Child care rebate may cost dearly
By LEONIE BRANN
JOANNA STEWART is a mother who wants to go back to work, but says the Federal Government isn't making it easy.
That is because of a Federal Government child care rebate that she says she will not be able to claim until the middle of next year.
"We may be worse off when I go back to work," said Mrs Stewart, who lives with her self-employed husband, Bill, and her two-yearold son, Cameron, in Lennox Head.
"If I was to go back to work and put Cameron in care the financial benefit of working may be outweighed by having to pay for the full cost of day care until I get the rebate at the end of the next financial year.
"If it's not paid on an ongoing basis we may be worse off.
"Even with the extra rebates, if you have to wait for a year to get paid, that is not going to help you with the cost in the critical stage of raising a young child."
Michelle Clark, from Wardell, had to knock back a job offer this month because she could not afford to wait for the benefit to help pay for the care for her three-yearold, Callym Williams.
"I'm in a Catch-22 situation. I want to work, but as a sole parent I can't afford to lose any benefits," she said.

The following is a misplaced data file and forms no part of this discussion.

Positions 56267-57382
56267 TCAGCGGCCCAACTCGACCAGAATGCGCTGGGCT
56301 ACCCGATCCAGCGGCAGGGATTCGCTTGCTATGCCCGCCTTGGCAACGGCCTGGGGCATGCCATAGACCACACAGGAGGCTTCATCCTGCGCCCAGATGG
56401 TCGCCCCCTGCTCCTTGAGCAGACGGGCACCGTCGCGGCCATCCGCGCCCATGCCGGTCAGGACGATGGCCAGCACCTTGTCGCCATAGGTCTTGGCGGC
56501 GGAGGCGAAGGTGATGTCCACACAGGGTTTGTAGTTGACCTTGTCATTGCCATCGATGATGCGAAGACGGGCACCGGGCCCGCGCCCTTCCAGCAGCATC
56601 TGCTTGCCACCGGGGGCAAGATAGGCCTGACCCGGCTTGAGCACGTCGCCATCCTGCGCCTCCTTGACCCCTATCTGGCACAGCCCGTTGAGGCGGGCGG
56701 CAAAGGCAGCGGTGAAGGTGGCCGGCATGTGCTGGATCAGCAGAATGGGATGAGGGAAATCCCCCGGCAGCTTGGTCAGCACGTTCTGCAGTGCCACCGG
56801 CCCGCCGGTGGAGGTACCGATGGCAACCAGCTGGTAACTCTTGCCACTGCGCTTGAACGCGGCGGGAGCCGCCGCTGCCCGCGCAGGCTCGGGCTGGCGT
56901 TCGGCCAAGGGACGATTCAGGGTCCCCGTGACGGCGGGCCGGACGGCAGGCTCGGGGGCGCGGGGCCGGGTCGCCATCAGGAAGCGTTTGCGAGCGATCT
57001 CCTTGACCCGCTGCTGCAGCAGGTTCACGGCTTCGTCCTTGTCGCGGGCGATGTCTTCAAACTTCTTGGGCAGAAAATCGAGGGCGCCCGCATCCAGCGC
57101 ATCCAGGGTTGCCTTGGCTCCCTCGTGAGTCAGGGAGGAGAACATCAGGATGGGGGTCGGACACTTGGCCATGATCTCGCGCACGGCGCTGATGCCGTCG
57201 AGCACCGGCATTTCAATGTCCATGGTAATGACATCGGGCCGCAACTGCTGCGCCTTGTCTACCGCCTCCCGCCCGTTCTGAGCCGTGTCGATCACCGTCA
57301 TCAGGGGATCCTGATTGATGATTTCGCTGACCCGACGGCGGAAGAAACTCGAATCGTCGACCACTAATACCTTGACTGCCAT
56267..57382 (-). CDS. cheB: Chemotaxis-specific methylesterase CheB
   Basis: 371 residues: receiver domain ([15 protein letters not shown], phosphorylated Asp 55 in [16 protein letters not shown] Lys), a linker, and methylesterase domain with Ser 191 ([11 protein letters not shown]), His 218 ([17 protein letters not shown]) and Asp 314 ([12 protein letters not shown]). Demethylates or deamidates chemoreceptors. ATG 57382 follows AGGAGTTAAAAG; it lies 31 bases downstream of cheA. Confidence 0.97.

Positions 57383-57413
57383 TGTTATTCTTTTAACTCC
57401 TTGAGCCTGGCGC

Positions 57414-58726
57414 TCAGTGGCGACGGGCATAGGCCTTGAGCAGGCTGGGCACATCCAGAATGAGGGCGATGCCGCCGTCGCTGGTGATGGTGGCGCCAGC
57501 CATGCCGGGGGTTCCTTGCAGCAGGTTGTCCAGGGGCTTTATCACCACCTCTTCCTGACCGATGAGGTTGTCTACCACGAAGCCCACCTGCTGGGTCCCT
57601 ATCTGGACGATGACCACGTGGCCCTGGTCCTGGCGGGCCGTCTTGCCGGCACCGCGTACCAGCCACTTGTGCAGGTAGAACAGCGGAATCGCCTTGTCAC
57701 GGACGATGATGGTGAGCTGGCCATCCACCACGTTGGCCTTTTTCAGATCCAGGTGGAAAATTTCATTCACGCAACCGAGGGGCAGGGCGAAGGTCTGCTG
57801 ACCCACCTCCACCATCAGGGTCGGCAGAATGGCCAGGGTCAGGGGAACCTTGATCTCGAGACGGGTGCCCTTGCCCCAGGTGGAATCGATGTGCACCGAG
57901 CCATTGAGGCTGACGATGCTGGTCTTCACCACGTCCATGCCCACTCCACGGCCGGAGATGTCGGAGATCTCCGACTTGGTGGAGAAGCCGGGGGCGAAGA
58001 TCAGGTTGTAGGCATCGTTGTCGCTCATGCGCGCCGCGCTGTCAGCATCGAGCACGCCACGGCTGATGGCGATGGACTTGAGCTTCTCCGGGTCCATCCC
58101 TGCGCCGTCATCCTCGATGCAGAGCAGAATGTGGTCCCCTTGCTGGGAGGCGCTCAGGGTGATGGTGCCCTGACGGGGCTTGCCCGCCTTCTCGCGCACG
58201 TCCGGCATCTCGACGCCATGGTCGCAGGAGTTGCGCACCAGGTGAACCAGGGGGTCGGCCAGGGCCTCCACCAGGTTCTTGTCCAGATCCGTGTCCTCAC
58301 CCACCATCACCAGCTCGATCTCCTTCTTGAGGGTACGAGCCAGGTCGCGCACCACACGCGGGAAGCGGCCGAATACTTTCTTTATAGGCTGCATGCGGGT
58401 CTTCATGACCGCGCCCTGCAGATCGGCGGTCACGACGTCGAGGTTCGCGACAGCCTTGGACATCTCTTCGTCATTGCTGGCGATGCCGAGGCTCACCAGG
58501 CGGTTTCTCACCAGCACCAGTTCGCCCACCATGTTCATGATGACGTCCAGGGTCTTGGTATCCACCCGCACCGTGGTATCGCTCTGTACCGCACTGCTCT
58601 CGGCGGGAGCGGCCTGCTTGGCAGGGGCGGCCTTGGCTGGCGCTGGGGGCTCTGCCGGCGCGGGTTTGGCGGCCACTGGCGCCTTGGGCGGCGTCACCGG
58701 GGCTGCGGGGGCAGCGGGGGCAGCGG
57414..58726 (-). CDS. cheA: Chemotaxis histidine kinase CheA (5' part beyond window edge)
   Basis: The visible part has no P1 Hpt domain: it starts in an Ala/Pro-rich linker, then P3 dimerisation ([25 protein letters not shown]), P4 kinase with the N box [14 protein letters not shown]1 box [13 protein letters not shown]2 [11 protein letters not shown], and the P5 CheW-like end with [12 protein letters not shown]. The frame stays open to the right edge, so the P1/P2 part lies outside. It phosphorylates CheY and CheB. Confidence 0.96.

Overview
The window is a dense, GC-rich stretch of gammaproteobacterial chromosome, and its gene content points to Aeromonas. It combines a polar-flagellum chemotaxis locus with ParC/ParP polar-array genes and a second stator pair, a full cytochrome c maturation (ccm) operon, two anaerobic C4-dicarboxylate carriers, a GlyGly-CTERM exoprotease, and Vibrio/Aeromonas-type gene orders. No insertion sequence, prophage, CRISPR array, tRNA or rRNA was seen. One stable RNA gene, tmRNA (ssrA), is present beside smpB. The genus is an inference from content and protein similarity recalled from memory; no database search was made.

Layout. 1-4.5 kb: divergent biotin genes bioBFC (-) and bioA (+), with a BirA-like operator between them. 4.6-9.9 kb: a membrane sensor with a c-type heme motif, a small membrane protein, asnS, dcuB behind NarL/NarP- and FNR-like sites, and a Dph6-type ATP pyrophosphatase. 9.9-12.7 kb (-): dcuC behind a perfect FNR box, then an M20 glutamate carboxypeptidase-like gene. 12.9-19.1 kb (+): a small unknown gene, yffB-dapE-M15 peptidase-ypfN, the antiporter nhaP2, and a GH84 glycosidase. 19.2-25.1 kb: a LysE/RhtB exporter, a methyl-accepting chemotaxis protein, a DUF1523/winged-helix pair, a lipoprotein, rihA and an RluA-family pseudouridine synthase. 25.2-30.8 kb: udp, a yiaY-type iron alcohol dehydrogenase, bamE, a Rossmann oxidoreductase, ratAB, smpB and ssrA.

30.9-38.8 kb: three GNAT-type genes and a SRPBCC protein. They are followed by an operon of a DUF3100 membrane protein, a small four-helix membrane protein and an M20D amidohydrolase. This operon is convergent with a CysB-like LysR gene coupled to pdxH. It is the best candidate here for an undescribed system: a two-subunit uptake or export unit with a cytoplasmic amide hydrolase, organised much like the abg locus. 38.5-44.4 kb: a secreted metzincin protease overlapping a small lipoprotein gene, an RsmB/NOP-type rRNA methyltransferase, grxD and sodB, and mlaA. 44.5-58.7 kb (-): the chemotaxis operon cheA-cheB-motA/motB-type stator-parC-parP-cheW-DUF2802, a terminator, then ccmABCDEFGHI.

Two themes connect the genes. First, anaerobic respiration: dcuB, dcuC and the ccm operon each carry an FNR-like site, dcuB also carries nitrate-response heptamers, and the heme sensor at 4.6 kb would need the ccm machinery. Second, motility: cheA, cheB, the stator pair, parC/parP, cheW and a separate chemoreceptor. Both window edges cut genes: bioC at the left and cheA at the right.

"If I went back to work my child care benefit would drop, so even before I get the rebate next year it will cost me more to work than stay at home."
The rebate period started in July, 2004, although parents won't see any money until they make a claim in their 2005-2006 tax return.
The rebate won't be means-tested and will be available to families who already receive the Federal Government's child care benefit.
The amount families received will be based on the taxable income of both parents, with the maximum yearly rebate of $4000 per child.
It will cover 30 per cent of out-of-pocket child care expenses after the child care benefit payment.
The child care rebate is to be debated by the Federal Government in the spring session of Parliament.